Lizoanca at the age of eleven (Lizoanca la 11 ani)

Lizoanca at the age of eleven (Lizoanca la 11 ani) - Doina Ruști
Litera Publishing, Bucharest, 2023 (Romanian)
Lizoanca at the age of eleven (Lizoanca la 11 ani) - Doina Ruști
Štrik Publishing, Belgrad, 2021 (Serbian)
Lizoanca at the age of eleven (Lizoanca la 11 ani) - Doina Ruști
Antolog Publishing, Skopje, 2015 (Macedonian)
Lizoanca at the age of eleven (Lizoanca la 11 ani) - Doina Ruști
Orpheusz Publishing, Budapesta, 2015 (Hungarian)
Lizoanca at the age of eleven (Lizoanca la 11 ani) - Doina Ruști
Traspiés Publishing, Granada, 2014 (Spanish)
Lizoanca at the age of eleven (Lizoanca la 11 ani) - Doina Ruști
Horlemann Publishing, Berlin, 2013 (German)
Lizoanca at the age of eleven (Lizoanca la 11 ani) - Doina Ruști
Rediviva Publishing, Milano, 2013 (Italian)
Lizoanca at the age of eleven (Lizoanca la 11 ani) - Doina Ruști
Trei Publishing, Bucharest, 2009 (Romanian)
Lizoanca at the age of eleven (Lizoanca la 11 ani) - Doina Ruști
Polirom Publishing, 2017 (Romanian)

Lizoanca at the age of eleven is a shocking story, a story which, throughout its first chapters, recalls the ferocity of a writer like Agota Kristoff, although in the case of Doina Ruști it is inserted against an ultimately grotesque and even burlesque background. Perhaps it is not – certainly not – a coincidence that both Kristoff and Ruști come from the dismembered Eastern Europe.

"It’s with great joy that I recommend the novel Lizoanca at the age of eleven by author Doina Rusti, to be granted the Romanian Academy Award for literature.The history of a teenager from a Romanian village, in our lifetime, the clear, memorable, vivid sketching of the features typical to her age, but also of the character that constantly oscillates between characteristic and pathological – a pathology rather determined by her time and environment! –, the vigour and richness of the "small" events that surround this being, who’s aggressive because of humans’ lack of understanding and kindness, in fact a sacrifice of time and history – they all add to the value of this book.

The certainty, the mastery of the portrayal, the precise and original description of the environment, the pursuit of a subtle crescendo of the epic, with the false air of keeping still, make Doina Rusti, in my opinion, a first-rate prose writer of current literature."

"As for the literary value of the novel, I think it is one of the most remarkable in current literature. The narrative intelligence, the fluidity of action, the perpetually surprising expressiveness of the text, the brevity, the poignancy of the characters, the precision of the distinguishing gestures within an episode (short and directly approached, without introductions, sometimes with barely sketched authorial reflections) and the way each short chapter fits into the whole are marks of a novelist with availability of means that could make her future novels, after The Ghost in the Mill and Lizoanca, become important literary events."

Doina Ruști has abandoned the positive/negative character type of writing, has no moralizing impetus, does not aggravate the situations, does not even have a contrarian vehemence that condemns the media and the journalists. Lizoanca is a believable character. (…) There is another plan of writing involved, which gives strength to the fictional construction: Doina Ruști does not simply tell a story in the present tense. Each character has its own anamnesis, a placement of adult characters in the context of their own 11-year-old age. Each character is a representative of that age of opposites, when you are no longer a child, but you have not reached maturity either.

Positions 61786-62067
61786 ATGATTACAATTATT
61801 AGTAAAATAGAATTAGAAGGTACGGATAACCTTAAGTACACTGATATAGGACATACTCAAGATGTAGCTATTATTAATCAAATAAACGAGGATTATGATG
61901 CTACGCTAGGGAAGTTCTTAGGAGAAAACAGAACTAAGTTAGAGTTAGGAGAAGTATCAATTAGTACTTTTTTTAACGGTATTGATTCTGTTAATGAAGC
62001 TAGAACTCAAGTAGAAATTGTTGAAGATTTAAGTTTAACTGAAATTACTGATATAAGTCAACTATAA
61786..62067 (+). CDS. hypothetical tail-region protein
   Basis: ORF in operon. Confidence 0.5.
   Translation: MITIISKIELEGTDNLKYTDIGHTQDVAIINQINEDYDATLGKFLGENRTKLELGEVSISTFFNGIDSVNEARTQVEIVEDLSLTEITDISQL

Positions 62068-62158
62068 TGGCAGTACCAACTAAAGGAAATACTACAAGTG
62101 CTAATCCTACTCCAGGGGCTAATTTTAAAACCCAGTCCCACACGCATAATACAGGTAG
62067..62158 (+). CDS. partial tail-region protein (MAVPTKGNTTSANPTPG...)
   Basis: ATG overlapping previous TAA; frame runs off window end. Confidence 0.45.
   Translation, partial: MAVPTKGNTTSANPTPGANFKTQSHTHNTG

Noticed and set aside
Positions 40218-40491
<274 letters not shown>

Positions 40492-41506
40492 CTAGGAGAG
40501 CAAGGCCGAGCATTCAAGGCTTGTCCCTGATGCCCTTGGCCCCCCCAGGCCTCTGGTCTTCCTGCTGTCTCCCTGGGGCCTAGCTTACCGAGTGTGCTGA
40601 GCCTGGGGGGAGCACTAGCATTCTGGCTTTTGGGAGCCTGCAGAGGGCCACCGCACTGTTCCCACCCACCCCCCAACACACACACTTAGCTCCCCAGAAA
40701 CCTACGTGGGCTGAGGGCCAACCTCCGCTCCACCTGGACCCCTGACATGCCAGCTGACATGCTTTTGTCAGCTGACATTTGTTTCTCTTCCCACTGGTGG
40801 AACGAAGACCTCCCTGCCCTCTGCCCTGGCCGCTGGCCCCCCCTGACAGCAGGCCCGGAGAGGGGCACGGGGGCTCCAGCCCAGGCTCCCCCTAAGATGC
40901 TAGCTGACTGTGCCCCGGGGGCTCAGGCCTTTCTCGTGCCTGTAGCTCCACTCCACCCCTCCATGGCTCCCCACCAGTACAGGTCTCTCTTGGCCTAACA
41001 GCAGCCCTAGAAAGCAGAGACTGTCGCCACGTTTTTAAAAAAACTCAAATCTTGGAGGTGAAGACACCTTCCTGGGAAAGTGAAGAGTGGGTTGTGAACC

Lizoanca deserves a separate study that reveals the strength of the prose writer Doina Ruști, the employed solutions, always different, the ability to go from one technique to another, the ways to set up frames of excessive verisimilitude, of a credibility that places the novelesque discourse before the tendentious one and, above all, the skill with which she always assembles and dismantles the pieces of a sui-generis game that is the art of the novel.

Doina Ruști is an excellent prose writer, of great talent and intuition, with a frugal style, humour and candour, sarcasm and affection towards her characters who are always lively, interesting, ambiguous, original, precisely as the author wants them to be.

Since her debut in prose in 2004 with The Little Red Man, the word most often used in connection to her novels is vigour. With every new book (Zogru in 2007, The Ghost in the Mill in 2008, and now Lizoanca at the age of eleven), one could also notice a special combination of leitmotifs and fictional versatility, invariably leaving behind a remainder in the form of a distinctive (female) character, always in a defensive position, with all her thorns removed, adapted to withstand the wear and tear of a guerrilla battle with life, not necessarily from the victor’s stance. (...) One of Doina Ruști's critics noticed that all her characters are equally well defined, with an unusual poignancy.

Lizoanca drags after her a horrifying, agitated world, drained by alcoholism, depravity and social frustrations, of a vitality with deeply negative roots, even more frightening through its verisimilitude, through the appeal to something familiar of which we usually don't want to take note.

With Petrache Notaru we find ourselves in the first founding myth, even in a kind of cosmogony of sin: if the basis of any human society is the taboo of incest, this world that birthed Lizoanca was founded precisely on the overthrow of this taboo, under the confused protection of some diffuse divinities.